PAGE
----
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Mol Metab. 2015 Dec 25;5(3):184-197. doi: 10.1016/j.molmet.2015.12.002. eCollection 2016 Mar.

High-fat diet reprograms the epigenome of rat spermatozoa and transgenerationally affects metabolism of the offspring.

Author information

1
The Novo Nordisk Foundation Center for Basic Metabolic Research, Faculty of Health and Medical Sciences, University of Copenhagen, 2200 Copenhagen, Denmark; Department of Physiology and Pharmacology, Karolinska Institutet, 171 77 Stockholm, Sweden.
2
The Novo Nordisk Foundation Center for Basic Metabolic Research, Faculty of Health and Medical Sciences, University of Copenhagen, 2200 Copenhagen, Denmark.
3
Department of Physiology and Pharmacology, Karolinska Institutet, 171 77 Stockholm, Sweden.
4
Department of Molecular Medicine and Surgery, Section of Integrative Physiology, Karolinska Institutet, 171 76 Stockholm, Sweden.
5
Department of Veterinary Disease Biology, University of Copenhagen, 1870 Frederiksberg, Denmark.
6
The Novo Nordisk Foundation Center for Basic Metabolic Research, Faculty of Health and Medical Sciences, University of Copenhagen, 2200 Copenhagen, Denmark; Department of Physiology and Pharmacology, Karolinska Institutet, 171 77 Stockholm, Sweden; Department of Molecular Medicine and Surgery, Section of Integrative Physiology, Karolinska Institutet, 171 76 Stockholm, Sweden.
7
The Novo Nordisk Foundation Center for Basic Metabolic Research, Faculty of Health and Medical Sciences, University of Copenhagen, 2200 Copenhagen, Denmark. Electronic address: barres@sund.ku.dk.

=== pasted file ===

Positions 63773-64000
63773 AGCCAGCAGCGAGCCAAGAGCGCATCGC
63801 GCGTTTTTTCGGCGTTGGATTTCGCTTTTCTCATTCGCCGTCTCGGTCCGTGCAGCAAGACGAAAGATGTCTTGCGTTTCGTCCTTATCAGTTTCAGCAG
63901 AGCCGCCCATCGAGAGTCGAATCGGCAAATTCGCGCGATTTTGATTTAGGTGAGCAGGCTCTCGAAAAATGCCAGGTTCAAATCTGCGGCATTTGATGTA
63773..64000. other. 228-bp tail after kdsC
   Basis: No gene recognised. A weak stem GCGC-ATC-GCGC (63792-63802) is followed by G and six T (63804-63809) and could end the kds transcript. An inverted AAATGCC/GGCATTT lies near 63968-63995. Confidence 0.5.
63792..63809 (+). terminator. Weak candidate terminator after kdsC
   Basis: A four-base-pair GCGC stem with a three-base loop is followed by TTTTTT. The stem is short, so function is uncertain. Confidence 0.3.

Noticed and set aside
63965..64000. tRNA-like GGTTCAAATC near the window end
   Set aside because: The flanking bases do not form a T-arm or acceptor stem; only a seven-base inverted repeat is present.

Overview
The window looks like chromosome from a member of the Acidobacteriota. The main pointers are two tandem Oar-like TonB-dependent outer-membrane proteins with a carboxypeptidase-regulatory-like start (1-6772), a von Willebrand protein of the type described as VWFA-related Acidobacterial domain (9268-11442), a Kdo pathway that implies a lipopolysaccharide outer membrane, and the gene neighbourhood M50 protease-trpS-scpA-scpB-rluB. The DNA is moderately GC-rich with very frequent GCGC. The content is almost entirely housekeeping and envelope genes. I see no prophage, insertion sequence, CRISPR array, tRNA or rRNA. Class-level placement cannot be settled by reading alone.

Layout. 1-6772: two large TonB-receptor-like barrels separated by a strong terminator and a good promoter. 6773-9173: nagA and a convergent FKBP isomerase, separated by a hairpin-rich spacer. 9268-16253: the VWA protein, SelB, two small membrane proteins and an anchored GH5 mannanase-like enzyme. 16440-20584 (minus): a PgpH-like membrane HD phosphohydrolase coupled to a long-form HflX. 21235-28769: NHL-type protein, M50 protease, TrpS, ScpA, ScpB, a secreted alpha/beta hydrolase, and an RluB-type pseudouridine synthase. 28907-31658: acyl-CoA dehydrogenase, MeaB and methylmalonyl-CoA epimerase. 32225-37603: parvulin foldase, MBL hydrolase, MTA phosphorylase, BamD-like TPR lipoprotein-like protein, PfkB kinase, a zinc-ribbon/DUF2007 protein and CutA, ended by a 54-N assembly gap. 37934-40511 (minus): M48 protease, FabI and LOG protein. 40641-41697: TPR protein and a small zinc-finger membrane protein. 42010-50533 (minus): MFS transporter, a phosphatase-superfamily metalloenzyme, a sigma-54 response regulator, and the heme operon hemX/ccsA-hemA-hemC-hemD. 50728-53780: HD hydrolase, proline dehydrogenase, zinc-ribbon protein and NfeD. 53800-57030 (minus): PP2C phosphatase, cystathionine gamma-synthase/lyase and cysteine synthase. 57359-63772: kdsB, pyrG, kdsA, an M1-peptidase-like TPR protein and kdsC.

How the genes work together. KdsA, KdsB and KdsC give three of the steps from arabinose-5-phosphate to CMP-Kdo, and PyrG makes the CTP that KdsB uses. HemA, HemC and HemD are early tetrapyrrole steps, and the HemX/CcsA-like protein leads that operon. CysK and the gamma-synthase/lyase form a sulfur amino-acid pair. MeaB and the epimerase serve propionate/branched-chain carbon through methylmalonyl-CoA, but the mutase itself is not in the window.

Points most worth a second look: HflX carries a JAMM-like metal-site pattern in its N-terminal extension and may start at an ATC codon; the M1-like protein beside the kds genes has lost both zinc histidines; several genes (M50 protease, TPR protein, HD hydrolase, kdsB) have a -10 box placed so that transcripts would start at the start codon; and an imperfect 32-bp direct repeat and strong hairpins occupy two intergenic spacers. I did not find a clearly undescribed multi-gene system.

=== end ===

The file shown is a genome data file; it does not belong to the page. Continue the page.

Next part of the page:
Abstract

OBJECTIVES:

Chronic and high consumption of fat constitutes an environmental stress that leads to metabolic diseases. We hypothesized that high-fat diet (HFD) transgenerationally remodels the epigenome of spermatozoa and metabolism of the offspring.

METHODS:

F0-male rats fed either HFD or chow diet for 12 weeks were mated with chow-fed dams to generate F1 and F2 offspring. Motile spermatozoa were isolated from F0 and F1 breeders to determine DNA methylation and small non-coding RNA (sncRNA) expression pattern by deep sequencing.

RESULTS:

Newborn offspring of HFD-fed fathers had reduced body weight and pancreatic beta-cell mass. Adult female, but not male, offspring of HFD-fed fathers were glucose intolerant and resistant to HFD-induced weight gain. This phenotype was perpetuated in the F2 progeny, indicating transgenerational epigenetic inheritance. The epigenome of spermatozoa from HFD-fed F0 and their F1 male offspring showed common DNA methylation and small non-coding RNA expression signatures. Altered expression of sperm miRNA let-7c was passed down to metabolic tissues of the offspring, inducing a transcriptomic shift of the let-7c predicted targets.

CONCLUSION:

Our results provide insight into mechanisms by which HFD transgenerationally reprograms the epigenome of sperm cells, thereby affecting metabolic tissues of offspring throughout two generations.

KEYWORDS:

DNA methylation; Epigenetics; Obesity; Spermatozoa; microRNA

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